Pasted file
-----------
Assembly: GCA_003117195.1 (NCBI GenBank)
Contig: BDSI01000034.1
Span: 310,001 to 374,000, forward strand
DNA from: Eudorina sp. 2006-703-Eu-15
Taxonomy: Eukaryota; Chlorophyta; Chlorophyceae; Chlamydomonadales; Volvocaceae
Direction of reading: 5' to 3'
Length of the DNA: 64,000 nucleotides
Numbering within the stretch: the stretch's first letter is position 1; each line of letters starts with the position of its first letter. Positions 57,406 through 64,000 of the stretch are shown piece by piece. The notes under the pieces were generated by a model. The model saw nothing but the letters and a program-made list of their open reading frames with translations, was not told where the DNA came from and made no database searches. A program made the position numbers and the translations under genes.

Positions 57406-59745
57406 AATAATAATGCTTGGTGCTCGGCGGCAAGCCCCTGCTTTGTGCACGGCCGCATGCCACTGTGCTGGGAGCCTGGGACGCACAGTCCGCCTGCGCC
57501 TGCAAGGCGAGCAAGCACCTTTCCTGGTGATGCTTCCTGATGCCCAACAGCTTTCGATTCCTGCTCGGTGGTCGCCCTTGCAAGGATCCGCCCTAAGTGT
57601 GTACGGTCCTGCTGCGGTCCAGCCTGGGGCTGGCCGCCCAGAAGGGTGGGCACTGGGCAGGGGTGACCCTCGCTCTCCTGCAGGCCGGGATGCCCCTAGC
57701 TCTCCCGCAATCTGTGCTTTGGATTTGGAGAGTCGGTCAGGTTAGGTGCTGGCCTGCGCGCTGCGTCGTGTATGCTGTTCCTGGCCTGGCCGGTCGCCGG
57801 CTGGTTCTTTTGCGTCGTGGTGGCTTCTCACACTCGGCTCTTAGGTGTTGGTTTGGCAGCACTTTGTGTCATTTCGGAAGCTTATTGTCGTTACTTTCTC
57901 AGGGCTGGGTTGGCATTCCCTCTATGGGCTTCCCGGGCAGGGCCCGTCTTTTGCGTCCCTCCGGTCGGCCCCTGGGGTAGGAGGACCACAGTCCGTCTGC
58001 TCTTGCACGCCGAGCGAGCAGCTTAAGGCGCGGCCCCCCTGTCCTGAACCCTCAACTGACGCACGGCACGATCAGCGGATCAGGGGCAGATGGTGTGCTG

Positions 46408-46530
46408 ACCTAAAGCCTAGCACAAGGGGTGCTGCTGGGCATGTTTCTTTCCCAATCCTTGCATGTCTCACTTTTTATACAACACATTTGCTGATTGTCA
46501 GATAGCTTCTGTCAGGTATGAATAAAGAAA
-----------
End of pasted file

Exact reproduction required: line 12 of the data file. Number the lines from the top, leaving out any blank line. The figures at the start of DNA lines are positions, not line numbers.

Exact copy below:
57601 GTACGGTCCTGCTGCGGTCCAGCCTGGGGCTGGCCGCCCAGAAGGGTGGGCACTGGGCAGGGGTGACCCTCGCTCTCCTGCAGGCCGGGATGCCCCTAGC